Big Fish Class Action Settlement Shines Light On “Fake” Online Casinos

big fish games casino app menu with logo and virtual chips

Yesterday, news hit the wire that Big Fish Games – one of the top mobile developers in the world – agreed to settle a class action lawsuit to the tune of $155 million.

Because Big Fish was owned by Churchill Downs, Inc., from 2014 to 2018, the famous Kentucky Derby horse racing brand is on the hook for $124 million, while current owner Aristocrat Leisure, Ltd. has to pony up $31 million. (Yes, those euphemisms would probably be more apropos in reverse…)

At issue in the lawsuit – Thimmegowda v. Big Fish Games Inc. et al. – is whether or not the company’s iPhone, Android, and Facebook casino games constitute illegal gambling.

While the outcome will not clarify the point per Washington law, it does shine some light on the issue of “fake” gambling apps that have dominated the App Store and Google Play since those marketplaces went operational a decade ago.

At any given time – and this is a trend that goes back years – roughly 30% of the App Store’s highest grossing apps are virtual casinos. The number is similar in Google Play.

In these games, users can get “free spins” or “free chips” with which to play, and once those are exhausted on slots, blackjack, roulette, video poker, and other games, users can purchase more spins and chips with in-app purchases (IAPs).

This model is how most free-to-play games on the App Store and other app marketplaces work, and though controversial to some, it has never been deemed to be illegal gambling.

For example, you can download a free racing app or platforming adventure or solitaire game from the App Store, and you’ll get a certain number of free plays before you must pay to continue.

The Big Fish casino titles are no different.

In fact, the sole difference is that these Big Fish games are themed on actual casino games. In the sense that they “lure” players in with free trials before offering virtual tokens to unlock further gameplay, they are identical to the status quo.

Had this class action suit not been settled and had instead been a precedent-setting judgment in Washington, almost all mobile apps of any kind would be deemed unlawful in the state.

As it stands now, that hasn’t happened. But it could, in theory.

For the gambling space specifically, this case underscores two prominent issues.

The first, of course, is that online gambling is technically illegal in the state of WA.

While the state doesn’t go after individual players, it is empowered to do so. Here, that presumably means that Washington could criminalize every resident that ever downloaded and played the affected Big Fish apps, should the case ever be tried criminally.

That, clearly, won’t happen, and it’s why WA residents can also safely play with offshore casinos for real money.

Yes, the law is there barring the pastime, but nobody has to date been cited, fined, or arrested for gambling online.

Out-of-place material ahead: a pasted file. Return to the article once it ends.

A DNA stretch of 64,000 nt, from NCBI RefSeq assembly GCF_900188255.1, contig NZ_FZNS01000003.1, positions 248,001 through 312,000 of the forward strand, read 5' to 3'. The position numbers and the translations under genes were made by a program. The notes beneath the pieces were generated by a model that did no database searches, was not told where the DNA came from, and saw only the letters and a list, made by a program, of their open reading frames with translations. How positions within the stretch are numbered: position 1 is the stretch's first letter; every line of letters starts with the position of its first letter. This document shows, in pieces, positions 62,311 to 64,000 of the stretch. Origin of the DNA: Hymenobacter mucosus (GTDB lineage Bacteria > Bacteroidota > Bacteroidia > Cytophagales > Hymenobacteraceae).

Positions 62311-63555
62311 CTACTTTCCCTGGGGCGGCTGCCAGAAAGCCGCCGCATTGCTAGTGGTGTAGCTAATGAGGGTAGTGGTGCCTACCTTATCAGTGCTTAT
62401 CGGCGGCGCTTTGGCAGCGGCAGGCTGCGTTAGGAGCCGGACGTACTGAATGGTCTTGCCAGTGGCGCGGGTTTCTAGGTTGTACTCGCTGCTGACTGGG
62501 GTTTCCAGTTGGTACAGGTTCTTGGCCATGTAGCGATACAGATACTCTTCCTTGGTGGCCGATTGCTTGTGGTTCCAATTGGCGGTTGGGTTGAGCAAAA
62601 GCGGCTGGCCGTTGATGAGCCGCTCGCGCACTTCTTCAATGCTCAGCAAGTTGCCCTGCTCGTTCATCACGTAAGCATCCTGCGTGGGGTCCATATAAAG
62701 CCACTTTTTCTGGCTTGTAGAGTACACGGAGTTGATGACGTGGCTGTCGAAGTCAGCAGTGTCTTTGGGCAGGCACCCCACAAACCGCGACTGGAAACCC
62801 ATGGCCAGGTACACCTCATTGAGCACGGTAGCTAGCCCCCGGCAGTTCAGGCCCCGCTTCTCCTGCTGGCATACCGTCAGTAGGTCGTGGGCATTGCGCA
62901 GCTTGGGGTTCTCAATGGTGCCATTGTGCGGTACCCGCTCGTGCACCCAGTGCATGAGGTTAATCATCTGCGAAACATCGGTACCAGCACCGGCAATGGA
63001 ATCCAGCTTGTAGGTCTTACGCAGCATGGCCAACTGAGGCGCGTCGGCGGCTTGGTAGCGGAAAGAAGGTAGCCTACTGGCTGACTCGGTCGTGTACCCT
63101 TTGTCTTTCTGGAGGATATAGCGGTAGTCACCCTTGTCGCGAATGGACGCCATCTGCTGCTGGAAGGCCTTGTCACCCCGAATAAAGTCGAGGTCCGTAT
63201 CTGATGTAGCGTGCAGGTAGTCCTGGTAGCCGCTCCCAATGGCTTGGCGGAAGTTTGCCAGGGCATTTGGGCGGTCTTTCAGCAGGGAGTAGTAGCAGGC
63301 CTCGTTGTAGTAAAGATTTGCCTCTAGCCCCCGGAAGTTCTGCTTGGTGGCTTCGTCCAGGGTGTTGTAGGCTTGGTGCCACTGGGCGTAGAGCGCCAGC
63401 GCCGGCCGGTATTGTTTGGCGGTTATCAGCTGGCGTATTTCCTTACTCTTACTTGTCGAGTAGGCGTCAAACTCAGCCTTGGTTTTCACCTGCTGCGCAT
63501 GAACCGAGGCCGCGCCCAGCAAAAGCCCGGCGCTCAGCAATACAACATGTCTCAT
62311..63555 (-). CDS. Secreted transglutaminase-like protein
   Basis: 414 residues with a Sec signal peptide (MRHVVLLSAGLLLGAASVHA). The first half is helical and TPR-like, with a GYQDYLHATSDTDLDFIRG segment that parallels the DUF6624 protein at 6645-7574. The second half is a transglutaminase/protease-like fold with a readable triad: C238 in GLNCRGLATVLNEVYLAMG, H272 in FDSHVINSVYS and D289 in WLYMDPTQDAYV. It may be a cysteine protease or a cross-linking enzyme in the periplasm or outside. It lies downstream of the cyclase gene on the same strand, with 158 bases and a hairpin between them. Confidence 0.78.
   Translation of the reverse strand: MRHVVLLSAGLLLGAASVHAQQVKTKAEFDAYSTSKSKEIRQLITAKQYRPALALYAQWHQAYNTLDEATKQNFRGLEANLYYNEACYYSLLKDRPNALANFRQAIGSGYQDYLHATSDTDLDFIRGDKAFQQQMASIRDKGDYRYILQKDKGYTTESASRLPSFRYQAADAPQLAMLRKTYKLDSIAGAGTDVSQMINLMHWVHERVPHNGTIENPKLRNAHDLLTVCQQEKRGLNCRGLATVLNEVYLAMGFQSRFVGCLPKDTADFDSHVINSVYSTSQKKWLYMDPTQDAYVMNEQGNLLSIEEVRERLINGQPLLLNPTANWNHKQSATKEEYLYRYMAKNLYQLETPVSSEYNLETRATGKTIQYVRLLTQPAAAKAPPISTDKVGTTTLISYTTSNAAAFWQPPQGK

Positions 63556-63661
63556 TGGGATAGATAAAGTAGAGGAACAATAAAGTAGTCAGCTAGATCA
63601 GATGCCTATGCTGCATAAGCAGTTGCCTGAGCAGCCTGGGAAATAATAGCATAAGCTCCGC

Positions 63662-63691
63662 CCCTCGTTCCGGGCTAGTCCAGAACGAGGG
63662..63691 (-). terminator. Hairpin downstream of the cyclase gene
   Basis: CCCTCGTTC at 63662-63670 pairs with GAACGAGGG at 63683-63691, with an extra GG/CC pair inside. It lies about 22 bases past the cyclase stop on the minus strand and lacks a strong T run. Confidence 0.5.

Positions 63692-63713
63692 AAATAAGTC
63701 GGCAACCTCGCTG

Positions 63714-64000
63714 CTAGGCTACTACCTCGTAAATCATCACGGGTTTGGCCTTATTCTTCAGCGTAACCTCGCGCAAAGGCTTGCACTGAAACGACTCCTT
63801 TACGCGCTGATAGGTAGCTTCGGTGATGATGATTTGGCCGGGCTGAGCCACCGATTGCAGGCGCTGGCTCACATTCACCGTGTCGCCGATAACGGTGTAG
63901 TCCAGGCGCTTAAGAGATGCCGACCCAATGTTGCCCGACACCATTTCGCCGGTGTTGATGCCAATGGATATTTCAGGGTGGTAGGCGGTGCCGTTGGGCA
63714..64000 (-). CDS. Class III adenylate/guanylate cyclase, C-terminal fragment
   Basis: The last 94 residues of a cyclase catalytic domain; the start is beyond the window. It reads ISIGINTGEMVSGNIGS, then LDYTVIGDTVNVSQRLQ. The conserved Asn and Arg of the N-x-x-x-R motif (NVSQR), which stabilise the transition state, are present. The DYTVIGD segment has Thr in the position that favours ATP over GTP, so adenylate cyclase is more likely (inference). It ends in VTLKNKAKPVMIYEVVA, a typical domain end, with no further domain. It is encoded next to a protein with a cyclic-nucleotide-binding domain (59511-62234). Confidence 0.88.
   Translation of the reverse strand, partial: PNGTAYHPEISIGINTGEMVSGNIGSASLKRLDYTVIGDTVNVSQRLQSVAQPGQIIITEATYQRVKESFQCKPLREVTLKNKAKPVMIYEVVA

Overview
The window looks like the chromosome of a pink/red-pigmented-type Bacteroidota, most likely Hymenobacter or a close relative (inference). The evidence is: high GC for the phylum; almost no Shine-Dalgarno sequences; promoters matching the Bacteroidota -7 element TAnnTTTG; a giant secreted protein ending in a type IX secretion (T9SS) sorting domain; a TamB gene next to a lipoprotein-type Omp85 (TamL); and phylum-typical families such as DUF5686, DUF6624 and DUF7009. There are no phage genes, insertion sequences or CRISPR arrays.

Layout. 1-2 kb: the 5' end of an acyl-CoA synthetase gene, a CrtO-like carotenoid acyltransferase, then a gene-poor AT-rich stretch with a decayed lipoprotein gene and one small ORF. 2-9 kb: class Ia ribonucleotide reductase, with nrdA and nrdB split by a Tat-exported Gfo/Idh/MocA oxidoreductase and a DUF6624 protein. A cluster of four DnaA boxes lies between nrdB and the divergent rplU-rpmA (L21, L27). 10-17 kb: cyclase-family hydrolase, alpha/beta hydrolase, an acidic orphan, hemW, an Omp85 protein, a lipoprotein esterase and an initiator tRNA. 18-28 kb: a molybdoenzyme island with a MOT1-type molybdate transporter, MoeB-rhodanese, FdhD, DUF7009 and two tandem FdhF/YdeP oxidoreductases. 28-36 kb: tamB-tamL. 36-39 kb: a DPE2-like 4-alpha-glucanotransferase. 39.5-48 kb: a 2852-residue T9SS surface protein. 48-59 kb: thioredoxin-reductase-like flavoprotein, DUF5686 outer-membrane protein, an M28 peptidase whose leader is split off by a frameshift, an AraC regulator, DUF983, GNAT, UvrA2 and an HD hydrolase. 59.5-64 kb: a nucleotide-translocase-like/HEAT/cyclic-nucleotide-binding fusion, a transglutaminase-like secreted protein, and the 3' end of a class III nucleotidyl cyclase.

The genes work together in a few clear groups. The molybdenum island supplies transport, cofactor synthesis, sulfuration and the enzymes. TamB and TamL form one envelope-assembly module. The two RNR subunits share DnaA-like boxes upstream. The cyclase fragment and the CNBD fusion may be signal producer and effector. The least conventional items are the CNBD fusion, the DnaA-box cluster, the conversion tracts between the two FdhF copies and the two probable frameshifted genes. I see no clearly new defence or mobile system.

Secondly, many millions of smartphone owners are familiar with these apps and their shady in-app-purchase practices. These players, when confronted with real online casinos like those available from offshore operators, tend to lump them in the same general category.

This can and does scare users away from playing with legitimate online gambling sites.

In reality, these two markets couldn’t be more different.

Whereas fake casino apps like those made by Big Fish are based on casino games, they are just “freemium” video game titles like millions of others.

Here, money is a one-way street: You give the company your cash, and you get free tokens with which to play. You can win more spins and deals and draws, but you can’t win any actual prizes – and you certainly can’t win any actual money.

With legal online casinos, however, you deposit your funds with which to gamble, and there is zero ambiguity: You either win or lose. When you win, you win real money, and when you lose, you lose real money.

Ironically, these offshore casinos – which are free to join – do actually offer free-to-play versions of all their paid casino games.

You don’t have to buy tokens or chips or anything else. Just pick the game you like and select the “demo” or “practice” option.

And since these sites work perfectly on iPhone and Android, it’s baffling that so many players would choose the App Store/Google Play model instead of taking advantage of these true online mobile casino games.

Now, perhaps, more users will see that real money online casinos are actually a better deal across the board than anything Big Fish et al. can offer.

And then again, maybe not. The Big Fish apps aren’t going anywhere.

For years, the App Store and Google Play store have been promoting and profiting off of Big Fish titles and countless other IAP-drive “free-to-play” casino games, with no concern as to the actual legality of the product.

While the Big Fish settlement will prompt the brand to change the way it structures its IAPs and offers, it will not cause its apps to disappear from these stores.

Apple and Google make up to 30% of every dollar that Big Fish customers spend on virtual spins, chips, and tokens, after all.

But you don’t have to get hooked by Big Fish or anyone else. For our money – and yours – offshore gambling with real online casinos and online sportsbooks is a much better deal.